Andrea Yates Wants to Go to Church

    March 29, 2012
    Heather Campobello
    Comments are off for this post.

Andrea Yates is a woman who has historically evoked emotions of sympathy and rage within the American people. After suffering postpartum depression (PD) and psychosis, the tortured soul drowned her five children in their family home in Houston, TX. The children ranged in age from 6 months to 7 years old. Her husband, Rusty, stood by her side and felt that if she had been working with a competent physician the horrific event would have never happened.

Yates had tried to kill herself on two separate occasions before she drowned her children — one time with pills, the other with a knife. After these attempts she was sent to a psychiatric hospital where she remained for three weeks and was diagnosed with PD.

The woman’s thoughts would race about her children and she worried how they would turn out. But she started taking two anti-depressants, Wellbutrin and Effexor, and an anti-psychotic, Haldol. Her mood improved and the Yates’ decided to have another child despite written warnings from a physician that her depression would return.

And it did — with a vengeance. Six months after the birth of their last child, Mary, she lost her mind and committed filicide. She believed that Satan was sending her messages and says she killed her kids so that they would go to heaven.


On July 26, 2006, the jury found that Yates was not guilty by reason of insanity.

Now her doctors are asking that she be allowed to leave the mental hospital where she is currently receiving treatment to attend church for two hours a week.

According to George Parnham, her attorney, “it is a recommendation of the doctors that she be permitted to attend, and of course she wants to. It would be both beneficial and mentally therapeutic for her. She has been accepted into a congregation. It is simply a baby step in the right direction toward acclimation into a community down the road of sorts.”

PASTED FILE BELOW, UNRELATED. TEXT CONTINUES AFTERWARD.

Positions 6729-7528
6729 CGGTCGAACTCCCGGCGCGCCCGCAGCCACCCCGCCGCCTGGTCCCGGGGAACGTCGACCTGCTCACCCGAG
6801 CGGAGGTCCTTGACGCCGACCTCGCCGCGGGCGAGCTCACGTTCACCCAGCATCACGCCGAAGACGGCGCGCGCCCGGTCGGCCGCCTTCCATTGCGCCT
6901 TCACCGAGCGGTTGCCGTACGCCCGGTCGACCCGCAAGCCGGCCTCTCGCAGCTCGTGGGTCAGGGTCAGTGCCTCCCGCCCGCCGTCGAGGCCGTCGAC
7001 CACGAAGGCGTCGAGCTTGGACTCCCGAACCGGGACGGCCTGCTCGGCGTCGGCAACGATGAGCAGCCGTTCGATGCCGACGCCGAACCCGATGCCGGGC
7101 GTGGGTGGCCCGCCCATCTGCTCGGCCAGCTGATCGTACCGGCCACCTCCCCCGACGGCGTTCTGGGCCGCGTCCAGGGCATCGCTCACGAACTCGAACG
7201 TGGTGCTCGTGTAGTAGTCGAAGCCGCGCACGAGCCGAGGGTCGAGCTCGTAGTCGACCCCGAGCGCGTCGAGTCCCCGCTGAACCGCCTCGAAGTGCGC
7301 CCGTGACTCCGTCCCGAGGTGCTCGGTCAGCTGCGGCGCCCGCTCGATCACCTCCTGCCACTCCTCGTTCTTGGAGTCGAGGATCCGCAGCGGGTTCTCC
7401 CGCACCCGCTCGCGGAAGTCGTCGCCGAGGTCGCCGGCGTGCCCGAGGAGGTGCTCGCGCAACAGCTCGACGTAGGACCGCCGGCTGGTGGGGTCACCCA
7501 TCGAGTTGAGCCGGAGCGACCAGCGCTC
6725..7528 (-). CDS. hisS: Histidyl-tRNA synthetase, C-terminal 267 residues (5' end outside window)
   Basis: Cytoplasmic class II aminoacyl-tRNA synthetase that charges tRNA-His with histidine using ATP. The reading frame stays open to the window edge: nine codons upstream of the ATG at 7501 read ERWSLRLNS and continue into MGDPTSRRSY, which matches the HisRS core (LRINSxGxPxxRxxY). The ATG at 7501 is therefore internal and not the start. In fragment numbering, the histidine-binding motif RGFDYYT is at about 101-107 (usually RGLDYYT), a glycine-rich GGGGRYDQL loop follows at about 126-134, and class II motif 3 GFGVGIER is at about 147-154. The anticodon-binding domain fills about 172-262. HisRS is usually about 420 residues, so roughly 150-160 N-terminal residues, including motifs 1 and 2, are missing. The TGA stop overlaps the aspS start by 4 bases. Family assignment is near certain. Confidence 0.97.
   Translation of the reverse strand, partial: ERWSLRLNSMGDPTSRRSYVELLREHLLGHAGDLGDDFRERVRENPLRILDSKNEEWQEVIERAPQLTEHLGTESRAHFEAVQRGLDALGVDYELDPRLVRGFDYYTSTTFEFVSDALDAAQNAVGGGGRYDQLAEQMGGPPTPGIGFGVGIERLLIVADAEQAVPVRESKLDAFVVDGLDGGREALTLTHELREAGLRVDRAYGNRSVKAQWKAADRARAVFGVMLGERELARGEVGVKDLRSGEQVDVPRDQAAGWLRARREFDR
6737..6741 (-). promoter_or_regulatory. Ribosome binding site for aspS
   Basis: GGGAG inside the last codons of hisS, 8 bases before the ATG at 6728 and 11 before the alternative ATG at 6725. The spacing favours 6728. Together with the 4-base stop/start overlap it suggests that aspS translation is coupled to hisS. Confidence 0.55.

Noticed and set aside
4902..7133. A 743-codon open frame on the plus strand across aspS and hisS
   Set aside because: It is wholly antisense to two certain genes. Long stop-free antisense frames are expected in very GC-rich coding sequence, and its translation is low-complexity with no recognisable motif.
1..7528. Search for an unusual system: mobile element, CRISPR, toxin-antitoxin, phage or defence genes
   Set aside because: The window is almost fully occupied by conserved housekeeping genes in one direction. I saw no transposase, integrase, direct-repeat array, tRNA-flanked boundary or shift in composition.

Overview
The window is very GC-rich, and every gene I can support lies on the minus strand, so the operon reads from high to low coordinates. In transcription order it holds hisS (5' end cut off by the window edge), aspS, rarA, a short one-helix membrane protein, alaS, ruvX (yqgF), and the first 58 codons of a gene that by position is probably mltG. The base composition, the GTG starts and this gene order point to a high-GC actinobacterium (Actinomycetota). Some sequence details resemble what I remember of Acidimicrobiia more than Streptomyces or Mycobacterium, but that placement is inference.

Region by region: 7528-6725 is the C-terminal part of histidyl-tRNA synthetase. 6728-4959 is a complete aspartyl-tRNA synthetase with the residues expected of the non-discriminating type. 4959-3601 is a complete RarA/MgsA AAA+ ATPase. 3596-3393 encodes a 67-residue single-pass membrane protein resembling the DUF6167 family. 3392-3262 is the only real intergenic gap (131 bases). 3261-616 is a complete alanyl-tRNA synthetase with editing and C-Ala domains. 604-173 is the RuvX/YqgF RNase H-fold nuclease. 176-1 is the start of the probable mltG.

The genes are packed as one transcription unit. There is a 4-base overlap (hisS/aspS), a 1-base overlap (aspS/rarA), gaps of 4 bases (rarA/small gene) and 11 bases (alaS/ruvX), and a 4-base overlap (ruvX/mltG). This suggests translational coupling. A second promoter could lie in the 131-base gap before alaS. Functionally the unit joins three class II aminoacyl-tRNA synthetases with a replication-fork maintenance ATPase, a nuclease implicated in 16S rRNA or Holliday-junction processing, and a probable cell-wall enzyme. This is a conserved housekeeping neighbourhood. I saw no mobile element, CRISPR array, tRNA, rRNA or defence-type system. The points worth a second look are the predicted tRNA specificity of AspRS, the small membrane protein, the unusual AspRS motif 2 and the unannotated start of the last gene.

According to the Chronicle, Parnham also believes that Yates has been ready to rejoin society for years, including getting a job and living on her own and thinks she is “ready for outpatient care.”

We reported earlier that Casey Anthony wants to be baptized and find solace in religion. Apparently the last week has been a time for fallen mothers to find their religious roots.

  • Brenda H.

    Just like prisoners and sex offenders say “they are cured, they found Jesus” — I don’t think so. Maybe Yates and Anthony could be locked up together in a bathroom and Anthony’s lies would eventually get on Yates’ nerves and she could drown her. Then she will snap out of it and say “Jesus made me do it”. Then the doc will tell it that “it’s ok just repent and give me 3 Our Fathers and 20 Hail Marys and we’ll call it good”. Hell No!!! These women that kill their kids and then blame it on the devil or Jesus or pink crosseyed rabbit in their dreams!! WHATEVER!! I think that sometimes these jurors should have an MME completed on them to see if they are competent to even hear the trial!! Sorry folks don’t want to come across negative, but I feel for them kids and I just don’t understand why the husband stood by her!! It blows me away, can’t bear the thought!

  • http://www.jennifermoyer.com Jennifer

    As one who has experienced postpartum psychosis, educating and openly talking about the illness helps in overcoming it. It is unfortunate that still,ten years later, much ignorance of postpartum psychosis still exists. Postpartum psychosis usually manifests in religious or spiritual symptoms. It is a real illness that requires immediate medical attention but with proper treatment, mothers can overcome it. Sadly, Andrea was taken off her anti-psychotic medication BY HER DOCTOR shortly before the drownings. Proper diagnosis and treatment from an expert in the area of mental health related to childbearing is essential in overcoming an illness such as postpartum psychosis. If Andrea had received proper care and treatment BEFORE the drownings, the drownings never would have occurred.I now do my best to educate, provide emotional and informational support to mothers and families experiencing postpartum psychosis. It is so important to know that the illness can be overcome and prevented with proper treatment, support and education. Education is essential in bringing understanding and eliminating stigma in mental illness. I encourage one to educate themselves about general mental illness as well as mental illness related to childbearing before passing judgement. If a person has not been directly affected by a serious mental illness, it is harder to understand. It is unfortunate that our society still has a long way to go to eliminate the stigma and shame associated with mental illness.For those that wish to learn more about mental illness related to childbearing, please contact Postpartum Support International. Thank you for the opportunity to comment on this article.